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Ways of thinking about Community Engagemen

Date Released: Tue, 19 June 2012 09:00 +0200

The Director of Community Engagement at Rhodes, Di Hornby, recently addressed the ISASA (Independent Schools Association of SA) Conference for School Librarians in Grahamstown. She proposed the following framework for thinking about Community Engagement, which consists of three different models that can:

The Ostrich Model: Those who don’t believe that engaging with the community has anything to do with them, their school or their university; that it lies outside their mandate.

The Good Deeds Model: This model is the most dominant way of thinking. Those involved in these programmes are motivated by their sense of social responsibility and doing the right thing. It is about doing things for communities and mostly providing goods and things. Although there is a need for welfare programmes, these are inclined to deepen feelings of helplessness and the belief that in order to change the situation, help must come from outside.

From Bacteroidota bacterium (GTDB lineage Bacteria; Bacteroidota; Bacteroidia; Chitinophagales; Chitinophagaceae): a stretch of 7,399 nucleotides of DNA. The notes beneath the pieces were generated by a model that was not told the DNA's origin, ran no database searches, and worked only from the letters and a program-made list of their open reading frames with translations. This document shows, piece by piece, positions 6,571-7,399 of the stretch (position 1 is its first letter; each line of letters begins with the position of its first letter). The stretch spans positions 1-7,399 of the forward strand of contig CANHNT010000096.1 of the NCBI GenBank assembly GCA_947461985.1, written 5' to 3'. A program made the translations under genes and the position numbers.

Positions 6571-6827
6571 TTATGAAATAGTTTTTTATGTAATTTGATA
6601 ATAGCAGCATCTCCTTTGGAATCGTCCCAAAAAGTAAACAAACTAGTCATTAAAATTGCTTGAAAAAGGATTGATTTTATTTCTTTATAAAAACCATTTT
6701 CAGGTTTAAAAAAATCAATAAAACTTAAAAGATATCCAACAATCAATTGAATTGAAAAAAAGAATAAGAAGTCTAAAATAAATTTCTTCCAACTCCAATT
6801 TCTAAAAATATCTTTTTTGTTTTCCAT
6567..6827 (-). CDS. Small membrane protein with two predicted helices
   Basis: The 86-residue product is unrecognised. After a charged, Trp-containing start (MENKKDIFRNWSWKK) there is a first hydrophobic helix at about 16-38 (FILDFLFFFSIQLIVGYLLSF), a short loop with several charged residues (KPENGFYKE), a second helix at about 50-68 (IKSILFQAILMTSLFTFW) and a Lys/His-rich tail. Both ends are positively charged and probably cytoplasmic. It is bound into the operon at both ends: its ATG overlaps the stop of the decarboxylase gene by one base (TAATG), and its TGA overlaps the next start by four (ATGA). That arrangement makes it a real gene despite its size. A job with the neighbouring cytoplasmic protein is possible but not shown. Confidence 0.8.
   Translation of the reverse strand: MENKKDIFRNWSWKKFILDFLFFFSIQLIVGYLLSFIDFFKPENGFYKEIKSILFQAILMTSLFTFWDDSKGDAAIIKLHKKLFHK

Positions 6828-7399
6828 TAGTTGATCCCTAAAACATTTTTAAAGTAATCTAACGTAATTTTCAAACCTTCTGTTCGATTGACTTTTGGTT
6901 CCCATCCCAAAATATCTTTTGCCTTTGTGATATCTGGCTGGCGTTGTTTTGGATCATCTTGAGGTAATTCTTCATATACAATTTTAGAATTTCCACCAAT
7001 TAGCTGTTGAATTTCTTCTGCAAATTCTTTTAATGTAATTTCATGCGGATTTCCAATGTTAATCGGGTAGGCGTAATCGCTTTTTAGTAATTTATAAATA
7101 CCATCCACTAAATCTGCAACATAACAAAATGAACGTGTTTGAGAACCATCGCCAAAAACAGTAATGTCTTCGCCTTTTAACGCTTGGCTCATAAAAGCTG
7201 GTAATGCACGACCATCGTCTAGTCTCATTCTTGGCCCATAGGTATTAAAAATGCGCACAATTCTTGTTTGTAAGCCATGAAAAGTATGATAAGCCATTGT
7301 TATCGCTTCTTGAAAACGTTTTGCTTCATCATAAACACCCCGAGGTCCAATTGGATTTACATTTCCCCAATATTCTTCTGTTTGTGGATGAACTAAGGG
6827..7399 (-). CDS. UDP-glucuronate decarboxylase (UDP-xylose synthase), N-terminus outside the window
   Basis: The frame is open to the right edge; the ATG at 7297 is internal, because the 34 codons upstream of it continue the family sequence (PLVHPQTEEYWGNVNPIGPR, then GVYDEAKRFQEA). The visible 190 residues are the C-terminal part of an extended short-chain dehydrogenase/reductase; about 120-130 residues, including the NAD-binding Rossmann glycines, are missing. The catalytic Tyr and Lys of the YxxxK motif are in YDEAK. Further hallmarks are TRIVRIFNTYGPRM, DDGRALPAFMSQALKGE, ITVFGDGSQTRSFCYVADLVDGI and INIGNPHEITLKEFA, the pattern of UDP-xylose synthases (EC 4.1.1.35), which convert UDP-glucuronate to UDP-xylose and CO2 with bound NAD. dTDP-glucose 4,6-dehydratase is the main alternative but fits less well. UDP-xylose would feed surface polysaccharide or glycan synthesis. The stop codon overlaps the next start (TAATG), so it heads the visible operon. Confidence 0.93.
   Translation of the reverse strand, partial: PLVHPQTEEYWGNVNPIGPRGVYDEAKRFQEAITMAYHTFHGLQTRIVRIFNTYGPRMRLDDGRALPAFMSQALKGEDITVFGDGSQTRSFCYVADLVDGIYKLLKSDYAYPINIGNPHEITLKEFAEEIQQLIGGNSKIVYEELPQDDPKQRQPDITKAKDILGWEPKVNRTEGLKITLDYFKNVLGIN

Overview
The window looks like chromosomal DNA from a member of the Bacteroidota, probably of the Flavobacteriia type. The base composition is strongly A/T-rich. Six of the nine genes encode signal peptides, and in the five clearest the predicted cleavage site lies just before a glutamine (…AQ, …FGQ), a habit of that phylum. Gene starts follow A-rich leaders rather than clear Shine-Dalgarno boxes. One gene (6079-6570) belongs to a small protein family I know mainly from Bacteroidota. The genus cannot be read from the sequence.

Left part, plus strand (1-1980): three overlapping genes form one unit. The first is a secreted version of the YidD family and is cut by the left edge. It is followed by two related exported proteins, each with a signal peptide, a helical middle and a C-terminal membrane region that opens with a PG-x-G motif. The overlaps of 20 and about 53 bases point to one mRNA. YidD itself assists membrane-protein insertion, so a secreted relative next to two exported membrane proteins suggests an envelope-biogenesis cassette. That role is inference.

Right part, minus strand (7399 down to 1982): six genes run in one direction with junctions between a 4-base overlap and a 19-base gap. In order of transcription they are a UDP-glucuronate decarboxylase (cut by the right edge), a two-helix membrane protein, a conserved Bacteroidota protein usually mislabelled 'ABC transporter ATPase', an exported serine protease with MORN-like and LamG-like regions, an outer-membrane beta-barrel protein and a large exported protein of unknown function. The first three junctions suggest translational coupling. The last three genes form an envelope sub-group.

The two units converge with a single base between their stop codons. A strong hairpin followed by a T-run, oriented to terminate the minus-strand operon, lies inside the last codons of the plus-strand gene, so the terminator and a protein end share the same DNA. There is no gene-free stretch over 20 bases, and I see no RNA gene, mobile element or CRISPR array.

The Strategic Model: This is a paradigm shift away from the deficit welfare programmes to realizing the potential of community engagement for the development of people and the shaping of new society. It is about recognizing community assets, about equal partnerships with communities and about mutually beneficial programmes.

This is not to say that these are absolutes, or that there are no0t degrees of community engagement that span more than one model, but it is intended to stimulate debate about the ways in which community engagement is approached.

We would be happy to receive any comments, critique or feedback on this form interested readers.   

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